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  • Writer's pictureThe Publishing Post

Celebrating Pride: A Spotlight on LGBTQIA+ Literature & Their Covers

By Megan Coote, Tessa Thejas Thomas, Juliette Tulloch & Abbie Wright 

We’re celebrating Pride Month by putting the spotlight on LGBTQIA+ stories. Each of these books deserves a place on your reading list this month and all year round, and their cover designs are just as captivating as the stories inside.

Chlorine by Jade Song

Jade Song’s debut tells the story of teenage Ren Yu, a competitive swimmer driven to extremes by societal pressure. At the core, Chlorine is a novel that explores identity, sapphic longing, race, adolescence and mental health, but with the addition of domestic horror and mermaid folklore. 

The cover was designed by UK freelance designer Victoria Heath Silk and features a bold illustration by Kenn Lam. The central feature is a mermaid's tail submerged in the ocean, but a human hand can also be seen emerging from the water, indicating her transformation is not complete. The gold foiling on the cover adds a touch of magic to the design, suggesting the transformation is happening in front of our eyes. The cover’s blend of human and mermaid parallels the book’s exploration of the authentic teenage girl experience with additional mythical elements such as Ren’s transformation.

The darker element of the book is hinted at by the blood on both the mermaid's tail and hand. Ren’s transformation is brutal, stripping away the classic, more palatable image of mermaids we are usually exposed to. The blood can also be tied to menstruation and a significant moment in the book marking the beginning of Cathy and Ren’s close relationship after Cathy helps Ren with her tampon at the pool, and Cathy’s handwritten letters to Ren. 

Housemates by Emma Copley Eisenberg

Housemates is the 2024 contemporary novel written by Emma Copley Eisenberg, encompassing queer love, friendship, art and the importance of chosen family. The novel follows two housemates who embark on a road trip that causes them to connect on an even deeper level. The characters, Leah and Bernie, learn to embrace their dreams, share ideas for the future and form a romantic connection over the course of their three-week journey.

The book’s cover gives little away about the plot of the novel, however, the smaller details make it a perfect companion to the novel. The use of green, pink and blue throughout the design creates an aesthetically pleasing colour palette, with the green being used to lay out a road that seemingly leads to a sunset. This is a subtle nod to the pair’s road trip. 

The title of the novel is also at the end of this road, and this adds an extra layer to the cover overall. The background of the rows of houses directly links to the title, Housemates, and provides a pleasing background image to tie the whole cover together.  

When Katie Met Cassidy by Camille Perri

Camille Perri’s When Katie Met Cassidy is a romantic comedy following two women whose lives intertwine and change as they meet unexpectedly and fall in love. When Katie Met Cassidy is comedic, funny and heartfelt. It has a strong focus on gender, sexuality and what it means to belong.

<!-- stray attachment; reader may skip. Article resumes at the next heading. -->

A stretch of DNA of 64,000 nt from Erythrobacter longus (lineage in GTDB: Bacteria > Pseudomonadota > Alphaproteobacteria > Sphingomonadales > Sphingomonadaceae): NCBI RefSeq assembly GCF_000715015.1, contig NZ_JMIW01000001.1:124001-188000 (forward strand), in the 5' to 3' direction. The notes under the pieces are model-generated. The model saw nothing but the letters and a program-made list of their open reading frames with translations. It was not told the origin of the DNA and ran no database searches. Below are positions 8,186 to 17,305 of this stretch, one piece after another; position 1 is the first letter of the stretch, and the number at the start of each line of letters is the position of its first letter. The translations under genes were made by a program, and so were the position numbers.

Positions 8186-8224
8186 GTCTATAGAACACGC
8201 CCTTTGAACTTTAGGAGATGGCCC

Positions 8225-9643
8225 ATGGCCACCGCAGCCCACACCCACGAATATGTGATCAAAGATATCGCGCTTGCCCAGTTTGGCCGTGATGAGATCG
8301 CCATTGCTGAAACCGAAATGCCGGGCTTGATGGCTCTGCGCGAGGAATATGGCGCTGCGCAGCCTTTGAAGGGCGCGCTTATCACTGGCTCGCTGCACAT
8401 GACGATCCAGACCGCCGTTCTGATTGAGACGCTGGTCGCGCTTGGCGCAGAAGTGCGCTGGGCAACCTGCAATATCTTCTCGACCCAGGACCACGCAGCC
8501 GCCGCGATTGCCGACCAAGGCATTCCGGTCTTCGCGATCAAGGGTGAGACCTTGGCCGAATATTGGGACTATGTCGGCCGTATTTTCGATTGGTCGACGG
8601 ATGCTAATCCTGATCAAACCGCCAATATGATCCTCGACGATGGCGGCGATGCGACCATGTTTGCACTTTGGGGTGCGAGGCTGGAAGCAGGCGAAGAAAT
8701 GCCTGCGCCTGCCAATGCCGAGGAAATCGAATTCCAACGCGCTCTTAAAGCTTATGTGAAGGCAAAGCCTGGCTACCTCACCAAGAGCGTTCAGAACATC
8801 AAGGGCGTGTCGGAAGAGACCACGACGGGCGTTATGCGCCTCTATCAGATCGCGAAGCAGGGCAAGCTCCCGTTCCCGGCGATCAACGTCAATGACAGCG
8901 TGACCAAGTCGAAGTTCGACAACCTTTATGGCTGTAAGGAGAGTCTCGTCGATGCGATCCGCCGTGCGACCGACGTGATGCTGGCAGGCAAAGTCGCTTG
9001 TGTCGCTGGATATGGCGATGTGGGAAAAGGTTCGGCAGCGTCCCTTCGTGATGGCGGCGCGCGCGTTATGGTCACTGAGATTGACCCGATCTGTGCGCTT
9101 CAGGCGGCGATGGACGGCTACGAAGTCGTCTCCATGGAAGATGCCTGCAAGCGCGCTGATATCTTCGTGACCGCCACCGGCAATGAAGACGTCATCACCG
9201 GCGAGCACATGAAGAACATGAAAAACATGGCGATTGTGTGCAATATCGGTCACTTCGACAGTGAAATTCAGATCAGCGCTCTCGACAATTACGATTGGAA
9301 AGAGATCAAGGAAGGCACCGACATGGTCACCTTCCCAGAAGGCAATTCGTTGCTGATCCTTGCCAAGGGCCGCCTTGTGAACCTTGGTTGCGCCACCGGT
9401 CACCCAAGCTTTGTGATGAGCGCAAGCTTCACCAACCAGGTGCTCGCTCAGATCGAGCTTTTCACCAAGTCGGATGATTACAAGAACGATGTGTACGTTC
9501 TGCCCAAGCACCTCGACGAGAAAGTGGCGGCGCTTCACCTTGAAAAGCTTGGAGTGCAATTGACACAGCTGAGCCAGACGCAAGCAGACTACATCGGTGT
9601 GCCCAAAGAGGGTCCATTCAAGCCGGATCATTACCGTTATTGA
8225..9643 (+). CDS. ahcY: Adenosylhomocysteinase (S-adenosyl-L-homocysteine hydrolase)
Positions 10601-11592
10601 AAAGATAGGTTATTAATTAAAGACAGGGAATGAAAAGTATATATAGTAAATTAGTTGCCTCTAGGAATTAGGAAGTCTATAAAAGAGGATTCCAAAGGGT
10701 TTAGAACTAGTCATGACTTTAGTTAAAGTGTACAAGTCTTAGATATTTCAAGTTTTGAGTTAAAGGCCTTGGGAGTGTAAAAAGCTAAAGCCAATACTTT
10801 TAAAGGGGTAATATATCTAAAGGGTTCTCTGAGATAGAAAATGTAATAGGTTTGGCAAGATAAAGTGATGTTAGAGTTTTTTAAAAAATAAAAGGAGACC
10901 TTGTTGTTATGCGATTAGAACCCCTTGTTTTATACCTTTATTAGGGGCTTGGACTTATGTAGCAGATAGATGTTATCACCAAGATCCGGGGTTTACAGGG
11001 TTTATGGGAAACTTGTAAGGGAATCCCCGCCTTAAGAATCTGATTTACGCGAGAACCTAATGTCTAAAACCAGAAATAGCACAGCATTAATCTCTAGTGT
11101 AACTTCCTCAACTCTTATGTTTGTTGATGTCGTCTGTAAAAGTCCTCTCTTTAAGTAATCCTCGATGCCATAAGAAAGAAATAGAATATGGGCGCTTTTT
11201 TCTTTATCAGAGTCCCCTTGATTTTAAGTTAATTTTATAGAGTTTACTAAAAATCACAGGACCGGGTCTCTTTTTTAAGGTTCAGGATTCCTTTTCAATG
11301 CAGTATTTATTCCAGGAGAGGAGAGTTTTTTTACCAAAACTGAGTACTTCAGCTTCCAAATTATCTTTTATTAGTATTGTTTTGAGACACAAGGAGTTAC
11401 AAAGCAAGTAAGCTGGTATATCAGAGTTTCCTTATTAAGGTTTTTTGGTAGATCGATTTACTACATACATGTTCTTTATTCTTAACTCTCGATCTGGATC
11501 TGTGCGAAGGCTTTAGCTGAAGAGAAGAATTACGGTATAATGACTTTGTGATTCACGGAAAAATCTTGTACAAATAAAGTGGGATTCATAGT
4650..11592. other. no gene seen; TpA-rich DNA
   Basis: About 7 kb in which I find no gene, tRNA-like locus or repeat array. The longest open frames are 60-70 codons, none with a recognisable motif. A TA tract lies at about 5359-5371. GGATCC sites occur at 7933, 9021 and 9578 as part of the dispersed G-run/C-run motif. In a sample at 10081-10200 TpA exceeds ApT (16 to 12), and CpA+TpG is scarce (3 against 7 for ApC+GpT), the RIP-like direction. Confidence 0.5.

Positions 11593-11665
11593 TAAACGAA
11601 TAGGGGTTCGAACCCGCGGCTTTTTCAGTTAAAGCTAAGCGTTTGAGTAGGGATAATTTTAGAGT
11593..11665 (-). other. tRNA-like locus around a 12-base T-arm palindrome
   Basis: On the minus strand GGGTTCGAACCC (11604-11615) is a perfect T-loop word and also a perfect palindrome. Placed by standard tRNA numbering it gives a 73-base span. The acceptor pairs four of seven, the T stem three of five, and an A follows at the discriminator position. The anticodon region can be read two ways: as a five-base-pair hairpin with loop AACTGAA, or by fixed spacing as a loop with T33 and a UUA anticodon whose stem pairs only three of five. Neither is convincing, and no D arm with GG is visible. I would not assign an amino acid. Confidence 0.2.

The cover is vibrant and fun, a strong indicator of the story itself. The background depicts two faces as their lips meet. From one angle, you can see the side profile of one face, and from another angle, you can see the front profile of a different face. Both combine to form one pink lip behind part of the title: “met”. This design choice is feminine and flirtatious, much like the tone of the story. Likewise, the font is bold and script-like, which compliments the romantic comedy genre of the novel. Apart from black used for the title, the rest of the cover uses hues of pink, white and beige. There are a few variations of the cover, but all follow a similar style and composition, with the focal point being two lips meeting to form one.

After Sappho by Selby Wynn Schwartz 

Schwartz’s light historical fiction centres around lesbian artists, writers and activists who were championing women’s rights within Europe at the start of the 20th century. After Sappho focuses on European figures such as Virginia Woolf, Romaine Brooks, Lina Poletti and Eleonora Duse. Whilst celebrating these beloved figures, Schwartz reimagines them with humour and lyricism. Told through several powerful vignettes, it’s clear why it was longlisted for the 2022 Booker Prize.

Galley Beggar Press’ 2023 edition (courtesy of designer Holly Ovenden) features multiple hazy figures, mimicking puzzle pieces that will carefully fit together as one. The varying positions of their bodies around the cover demonstrate the erratic journeys each of them will go on and the blocks they will push hard against to dismantle. The entwining nature of the title and the reviews that are carefully placed within, demonstrate that this retelling will transcend the borders of history and the present to bring hope.



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